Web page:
On a rolling balance, you may already have some allowance for bad debts. This provision considers what you may not be able to collect when you operate your business normally. But chances are you'll have a hard time collecting more than that if you close the shop. Therefore, you may need to further reduce accounts receivable.

Advance payments are effectively advance payments for the continued provision of services for a specified period in the future. Examples include prepaid rent, prepaid insurance. It has held them as assets on the balance sheet assuming that the entity will use the underlying services during the agreed period. But if you close the shop, can you get back, say, the rent paid in advance? If not, you will also have to write them down.

Example: Liabilities and other obligations

Similar concerns would arise about liabilities, on or off the balance sheet.

For example, if you go out of business, will you have to pay the outstanding loan balances up front? If so, would there be a prepayment penalty? If so, this penalty must be provided for in advance payment.

Similarly, what happens if you terminate your three-year lease early? You'll be forced to pay all your remaining rent payments, or maybe the lease has a penalty clause that says if you bankrupt early, you have to pay six months' rent. Therefore, the amount you have to pay is an immediate liability for you.

On top of all this, you would also incur settlement costs. Therefore, provision will also have to be made for these costs.

Therefore, the valuation under the liquidation basis can be drastically different from the valuation under the going concern basis.

Furthermore, it is almost certain that any increase/decrease in valuation will affect theStatement of income. This means that, in the period that you apply the settlement basis, your income statement will most likely show some crazy numbers.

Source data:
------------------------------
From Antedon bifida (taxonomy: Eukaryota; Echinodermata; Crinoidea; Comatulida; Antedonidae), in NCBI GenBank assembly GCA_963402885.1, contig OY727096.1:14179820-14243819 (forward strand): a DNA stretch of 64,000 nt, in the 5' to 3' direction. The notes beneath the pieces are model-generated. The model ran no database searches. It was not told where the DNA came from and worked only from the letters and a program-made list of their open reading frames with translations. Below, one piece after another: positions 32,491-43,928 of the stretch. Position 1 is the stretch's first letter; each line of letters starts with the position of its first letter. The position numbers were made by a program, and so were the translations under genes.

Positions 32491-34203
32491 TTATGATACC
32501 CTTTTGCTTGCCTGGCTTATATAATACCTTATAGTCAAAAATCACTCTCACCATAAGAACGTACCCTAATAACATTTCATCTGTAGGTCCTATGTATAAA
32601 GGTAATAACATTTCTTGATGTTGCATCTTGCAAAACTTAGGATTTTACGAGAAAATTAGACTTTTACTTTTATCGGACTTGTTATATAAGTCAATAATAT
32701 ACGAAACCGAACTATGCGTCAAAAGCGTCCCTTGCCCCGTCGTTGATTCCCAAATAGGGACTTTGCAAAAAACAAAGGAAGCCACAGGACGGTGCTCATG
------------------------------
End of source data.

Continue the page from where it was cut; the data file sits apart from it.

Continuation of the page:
When did we stop using the going concern basis (or start using the liquidation basis)?

Continuity is the default premise during preparationfinancial statements. As you saw earlier, the balance sheet on a liquidation basis is drastically different from one on a going concern basis.

Therefore, it is now important to know when you will be forced to stop applying the going concern principle and start applying the liquidation regime.

Although continuity is the default assumption, it is not an automatic assumption. when you get readyfinancial statements, you should always consider and address the risk that continuity may not apply.

How can we assess the risk of continuity?

Let's say your business is doing well, with good profits and positive cash flow. And you don't even dream of turning it off. So there is no need for you to worry. Nobody is going to force you to do a continuity evaluation.

But if any of these indicators fail, there is a risk of continuity for yourfinancial statements. Then it's time for you to do a continuity assessment. Your auditors will insist that you do this.

What factors would you consider when conducting the going concern assessment?

You would take into account factors such as:

  • future plans and prospects for the business; Is
  • promise of some parties (for example, shareholders, creditors) to sustain and support the business if necessary.

Be prepared to back up your supporting factors with evidence. You must be able to adequately and reliably demonstrate that the entity will not have to go out of business for at least one year from the date of issuance of thefinancial statements. A key piece of evidence for this will be a projected business cash flow. If we rely on third party promises, those promises must be in writing.

Impact of the going concern assessment on thefinancial statements

So you have concluded, after your detailed evaluation, that the going concern assumption remains valid. You can then proceed to apply the going concern assumption to that particular set offinancial statements. (Next year is another year).

However, the fact that there is a going concern will have been revealed inNotes to the financial statements. This note will also disclose key details of the going concern assessment and the basis for the conclusion.

On the other hand, let's say you failed to convince your auditors that business will be a constant concern. Then you will have to prepare thefinancial statementson sale.